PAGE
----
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Water Quality Improvement

Despite abundant forests and protected land in the headwaters and natural areas throughout its middle section, the Loyalhanna Creek Watershed is impacted by a series of challenges.

Current pollution concerns include abandoned mine drainage, sedimentation, nutrient loading and riparian habitat destruction. Each poses a different problem with a different solution. LWA is involved in projects that are working to address each of those challenges.

Abandoned Mine Drainage (AMD)
Loyalhanna Nature TrailMost of the Loyalhanna Creek Watershed is underlain with the Pittsburgh coal seam, which is part of the Monangahela formation. This seam of coal was heavily mined in the late 1800s and the early 1900s. Communities throughout the area appeared where coal mines were located. By the 1920s, coal resources were depleted and many mines were abandoned. Water was left to fill and drain from the mines. It is this draining water that created, and continues to create, water pollution problems in the Loyalhanna Creek Watershed.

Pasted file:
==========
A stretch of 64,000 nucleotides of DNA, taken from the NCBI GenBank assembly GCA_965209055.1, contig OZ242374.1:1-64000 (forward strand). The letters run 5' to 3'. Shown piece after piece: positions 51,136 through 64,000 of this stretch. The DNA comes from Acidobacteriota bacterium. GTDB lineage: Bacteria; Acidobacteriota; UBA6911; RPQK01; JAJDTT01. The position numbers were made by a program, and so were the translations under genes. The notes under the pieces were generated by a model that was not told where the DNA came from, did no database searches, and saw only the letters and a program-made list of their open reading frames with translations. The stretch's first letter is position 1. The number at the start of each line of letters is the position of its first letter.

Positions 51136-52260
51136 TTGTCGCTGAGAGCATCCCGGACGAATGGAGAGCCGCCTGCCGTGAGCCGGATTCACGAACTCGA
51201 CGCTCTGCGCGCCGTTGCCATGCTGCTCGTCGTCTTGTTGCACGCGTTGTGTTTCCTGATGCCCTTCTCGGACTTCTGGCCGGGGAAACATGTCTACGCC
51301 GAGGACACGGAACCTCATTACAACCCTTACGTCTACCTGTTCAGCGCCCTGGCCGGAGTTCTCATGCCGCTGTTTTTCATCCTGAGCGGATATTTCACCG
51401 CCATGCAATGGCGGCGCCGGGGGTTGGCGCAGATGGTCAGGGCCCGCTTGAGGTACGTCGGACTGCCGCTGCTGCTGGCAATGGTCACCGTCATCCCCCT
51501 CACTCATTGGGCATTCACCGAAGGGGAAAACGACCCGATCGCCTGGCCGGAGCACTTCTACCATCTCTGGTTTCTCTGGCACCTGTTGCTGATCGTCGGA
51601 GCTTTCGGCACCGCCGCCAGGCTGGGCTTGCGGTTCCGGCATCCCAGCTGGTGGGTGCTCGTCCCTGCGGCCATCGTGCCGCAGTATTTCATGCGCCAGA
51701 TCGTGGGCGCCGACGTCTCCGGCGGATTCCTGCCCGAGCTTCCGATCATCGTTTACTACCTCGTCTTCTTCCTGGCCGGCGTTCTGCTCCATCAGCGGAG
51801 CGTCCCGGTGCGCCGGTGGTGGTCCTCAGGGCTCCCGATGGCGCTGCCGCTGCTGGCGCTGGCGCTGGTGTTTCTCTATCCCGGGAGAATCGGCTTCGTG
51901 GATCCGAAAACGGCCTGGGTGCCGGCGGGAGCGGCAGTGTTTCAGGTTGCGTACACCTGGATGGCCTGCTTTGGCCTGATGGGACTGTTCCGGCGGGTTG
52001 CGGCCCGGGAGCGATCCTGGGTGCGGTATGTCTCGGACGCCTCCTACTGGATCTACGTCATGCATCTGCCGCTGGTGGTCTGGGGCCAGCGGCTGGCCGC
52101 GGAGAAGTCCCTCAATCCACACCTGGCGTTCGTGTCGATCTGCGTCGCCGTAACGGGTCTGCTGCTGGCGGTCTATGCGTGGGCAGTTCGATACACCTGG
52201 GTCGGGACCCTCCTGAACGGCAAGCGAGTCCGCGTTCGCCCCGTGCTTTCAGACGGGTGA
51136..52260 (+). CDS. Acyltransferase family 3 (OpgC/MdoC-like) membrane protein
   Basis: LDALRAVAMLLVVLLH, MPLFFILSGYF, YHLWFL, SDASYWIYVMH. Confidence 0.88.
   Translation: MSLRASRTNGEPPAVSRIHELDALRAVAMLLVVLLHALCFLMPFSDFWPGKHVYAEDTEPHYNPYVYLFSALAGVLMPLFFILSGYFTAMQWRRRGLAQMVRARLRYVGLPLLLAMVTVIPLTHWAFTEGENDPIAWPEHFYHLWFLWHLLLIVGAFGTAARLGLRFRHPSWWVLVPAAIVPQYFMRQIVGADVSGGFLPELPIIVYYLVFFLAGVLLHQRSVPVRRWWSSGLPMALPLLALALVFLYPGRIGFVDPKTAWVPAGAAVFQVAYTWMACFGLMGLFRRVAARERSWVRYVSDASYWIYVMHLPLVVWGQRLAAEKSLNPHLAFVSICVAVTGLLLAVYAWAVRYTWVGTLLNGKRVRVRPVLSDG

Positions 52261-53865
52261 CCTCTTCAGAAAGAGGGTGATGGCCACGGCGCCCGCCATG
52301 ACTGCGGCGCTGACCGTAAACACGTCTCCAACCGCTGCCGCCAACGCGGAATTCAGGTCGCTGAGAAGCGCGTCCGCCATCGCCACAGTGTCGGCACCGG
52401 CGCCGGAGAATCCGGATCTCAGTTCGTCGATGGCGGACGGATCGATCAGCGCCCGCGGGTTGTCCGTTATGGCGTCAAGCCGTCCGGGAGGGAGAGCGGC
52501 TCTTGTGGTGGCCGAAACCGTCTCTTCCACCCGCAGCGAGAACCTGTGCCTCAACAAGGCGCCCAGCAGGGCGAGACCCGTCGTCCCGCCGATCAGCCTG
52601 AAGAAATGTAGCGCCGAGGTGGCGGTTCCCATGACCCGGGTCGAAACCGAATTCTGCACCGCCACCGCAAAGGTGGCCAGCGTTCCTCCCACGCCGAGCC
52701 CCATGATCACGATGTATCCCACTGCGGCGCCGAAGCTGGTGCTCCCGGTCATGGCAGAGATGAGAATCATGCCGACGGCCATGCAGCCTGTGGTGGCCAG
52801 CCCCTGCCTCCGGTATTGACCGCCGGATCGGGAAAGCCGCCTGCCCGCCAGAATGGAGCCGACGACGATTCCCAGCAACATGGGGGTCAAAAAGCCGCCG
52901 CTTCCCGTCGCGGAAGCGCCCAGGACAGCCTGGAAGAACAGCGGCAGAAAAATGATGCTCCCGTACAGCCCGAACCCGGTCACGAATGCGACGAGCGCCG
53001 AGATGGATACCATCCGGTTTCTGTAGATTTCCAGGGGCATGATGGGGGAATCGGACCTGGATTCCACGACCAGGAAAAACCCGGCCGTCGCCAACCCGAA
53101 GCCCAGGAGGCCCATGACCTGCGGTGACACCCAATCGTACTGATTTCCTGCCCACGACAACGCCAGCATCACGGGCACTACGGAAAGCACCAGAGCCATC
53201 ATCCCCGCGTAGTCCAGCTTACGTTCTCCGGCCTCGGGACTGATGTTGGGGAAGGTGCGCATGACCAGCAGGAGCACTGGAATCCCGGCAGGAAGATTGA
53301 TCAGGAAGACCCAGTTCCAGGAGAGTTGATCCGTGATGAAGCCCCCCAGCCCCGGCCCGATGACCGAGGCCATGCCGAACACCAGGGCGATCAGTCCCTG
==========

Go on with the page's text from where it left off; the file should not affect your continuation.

The formation of AMD occurs when rocks in the abandoned mines are exposed to water and oxygen. Through a series of chemical reactions, minerals from the exposed rocks are dissolved and carried with the water out of the mine. Because of the reactions that occur, the water draining from the mines can be very acidic (pH 2.0-5.0) or close to neutral (pH 6.0-7.0). It will also carry with it different metals in different concentrations. The most common metals found in the Loyalhanna Creek tributaries are iron and aluminum. The characteristics of the AMD will vary depending upon the geology and hydrology of the area from which it originates. To learn more about the chemistry of AMD, visit the Western PA Coalition for Abandoned Mine Reclamation Website at www.amrclearinghouse.org.

Loyalhanna Nature Trail
Current AMD Treatment systems maintained by LWA include:

Upper Latrobe AMD Treatment Project
A $500,000 Growing Greener II project, the construction of a full-scale passive treatment system was completed in 2010. Located on four acres of ground in the heart of Latrobe, PA, this project involved the design and construction of three large settling ponds and an expansive wetland area to allow for natural filtration of the metals contained in a 500 gallon per minute AMD discharge. A unique aspect of the project involved the pre-planning of sludge removal for future operation and maintenance cost savings. System Design: Iron Oxide Recovery, Inc., Robert Hedin. System Construction: C.M. Construction, Larry Roskiak.